Bill Hamid is out of United States national team January camp again. And, just as was the case last year, it’s because of a knee injury. The MRI on the knee came back negative so there doesn’t appear to be reason to believe it’s as serious as his last injury, which required surgery and kept him out for months, but that doesn’t mean this isn’t damaging. Once again Hamid had the chance to make a big move on the USMNT depth chart, potentially his best chance yet, and it’s slipped away.
The United States have been looking for an heir apparent to Tim Howard and Brad Guzan more than two years now. Howard was magnificent at the 2014 World Cup, but his form has fallen off since and as he’s aged, there’s no reason to think he’ll ever provide the Americans with great goalkeeping again. Meanwhile, Guzan hasn’t been a top notch goalkeeper in a long time. The U.S. need someone else to step up.
Ethan Horvath is trying his best to be that next guy, but he’s still just 21 years old and needs more season. Zack Steffen is plenty talented, but has scant professional experience. William Yarbrough and David Bingham, among others, are perfectly capable, but neither looks like they are going to ever be good enough to start for the U.S. on the biggest stage.
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Hamid has been the one exception. He’s neither too young nor too flawed. For the better part of three years now, he’s been one of the best goalkeepers in MLS. He’s an excellent shot stopper, capable with the ball at his feet and his decision making is miles better than it was when he entered MLS as an 18-year-old. There have been several stretches where he was the most in-form American goalkeeper in the world, league be damned. He out-played Howard, Guzan and everyone else. Not only that, he was younger than them all and a good bet to be the Americans’ best backstop by the 2018 World Cup.
To put it simply, Hamid should have been the United States’ starting goalkeeper for about two years now. But he wasn’t. At times, he wasn’t even on the roster.
Sep 24, 2016; Washington, DC, USA; D.C. United goalkeeper Bill Hamid (28) gestures against the Orlando City FC during the first half at Robert F. Kennedy Memorial. Mandatory Credit: Brad Mills-USA TODAY Sports
Brad Mills-USA TODAY Sports
Why exactly Hamid couldn’t break through has never been exactly clear. Jurgen Klinsmann never favored him and seemed intent to take a look at as many other goalkeepers as possible, despite the fact that at the club level Hamid out-played them all. Maybe it was because Hamid stayed in MLS with D.C. United and wasn’t under the scrutiny that a starting goalkeeper gets abroad, or maybe it was some other reason. It never made much sense, but nobody ever really got a chance to challenge Howard and Guzan, but Nick Rimando, another older goalkeeper who also never really had a chance of unseating the top two.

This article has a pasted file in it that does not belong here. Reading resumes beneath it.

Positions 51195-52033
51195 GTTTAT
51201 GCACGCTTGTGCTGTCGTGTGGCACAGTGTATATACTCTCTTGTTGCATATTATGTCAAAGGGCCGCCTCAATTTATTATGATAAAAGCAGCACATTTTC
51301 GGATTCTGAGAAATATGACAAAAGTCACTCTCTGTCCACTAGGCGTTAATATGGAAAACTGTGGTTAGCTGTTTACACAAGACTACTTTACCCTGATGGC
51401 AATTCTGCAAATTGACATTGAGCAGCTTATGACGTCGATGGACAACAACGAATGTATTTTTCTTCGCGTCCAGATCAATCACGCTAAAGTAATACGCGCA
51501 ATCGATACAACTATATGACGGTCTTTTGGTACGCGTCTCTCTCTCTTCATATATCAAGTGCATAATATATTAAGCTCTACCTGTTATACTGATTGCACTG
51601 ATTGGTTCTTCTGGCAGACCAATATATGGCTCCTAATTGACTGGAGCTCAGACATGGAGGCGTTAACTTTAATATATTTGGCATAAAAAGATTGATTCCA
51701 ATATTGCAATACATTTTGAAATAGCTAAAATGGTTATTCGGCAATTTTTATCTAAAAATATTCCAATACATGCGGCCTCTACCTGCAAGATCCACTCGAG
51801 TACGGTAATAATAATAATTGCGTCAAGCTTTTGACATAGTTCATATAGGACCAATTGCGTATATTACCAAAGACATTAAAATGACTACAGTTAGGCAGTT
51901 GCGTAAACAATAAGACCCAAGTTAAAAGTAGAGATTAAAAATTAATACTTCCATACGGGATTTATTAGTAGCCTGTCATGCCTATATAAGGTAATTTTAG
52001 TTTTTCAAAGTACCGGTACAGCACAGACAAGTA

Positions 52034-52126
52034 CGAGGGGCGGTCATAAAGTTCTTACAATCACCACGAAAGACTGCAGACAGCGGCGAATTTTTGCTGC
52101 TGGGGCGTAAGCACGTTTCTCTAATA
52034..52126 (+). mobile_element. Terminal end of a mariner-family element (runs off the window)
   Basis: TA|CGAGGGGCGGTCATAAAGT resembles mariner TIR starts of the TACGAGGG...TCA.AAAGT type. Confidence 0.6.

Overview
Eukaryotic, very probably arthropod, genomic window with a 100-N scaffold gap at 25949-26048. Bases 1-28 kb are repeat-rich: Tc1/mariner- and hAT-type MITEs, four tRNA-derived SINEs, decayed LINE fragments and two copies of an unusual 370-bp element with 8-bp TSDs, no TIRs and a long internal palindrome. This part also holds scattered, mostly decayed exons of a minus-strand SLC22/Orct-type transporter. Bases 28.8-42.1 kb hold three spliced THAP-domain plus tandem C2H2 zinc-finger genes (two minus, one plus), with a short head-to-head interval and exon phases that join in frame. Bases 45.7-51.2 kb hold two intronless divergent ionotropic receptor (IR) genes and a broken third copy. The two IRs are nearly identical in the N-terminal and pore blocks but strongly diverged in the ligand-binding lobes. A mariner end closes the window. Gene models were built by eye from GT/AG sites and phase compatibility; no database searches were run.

At times, it felt like it didn’t matter what any goalkeeper did or how he played. Howard and Guzan were the top two and that was that. But that Hamid stood out from the rest and couldn’t make a move was all the more perplexing.
Some thought Hamid might get an opportunity last January, but then he hurt his knee. It was a chance missed, essentially giving him no chance of being able to make the Copa America Centenario roster and giving him an uphill battle, in the best of circumstances, to make a challenge for the starting spot in the final round of World Cup qualifying.
This January was supposed to be his biggest chance yet. Klinsmann was gone and new manager Bruce Arena certainly wouldn’t care that he was in MLS. Meanwhile, Howard is hurt and Guzan isn’t first choice at Middlesbrough. Hamid had a clear path to challenge for the starting job, and then his knee acted up again.
As tough as that must be for Hamid, it’s just as tough for the United States. Howard is still hurt, Guzan is still second choice and there’s no obvious choice to start for the U.S. when they resume World Cup qualifying in March.
Where Arena and the U.S. go from here is anyone’s guess. But we know where Hamid is going — back to D.C. with another knee injury, and another missed chance.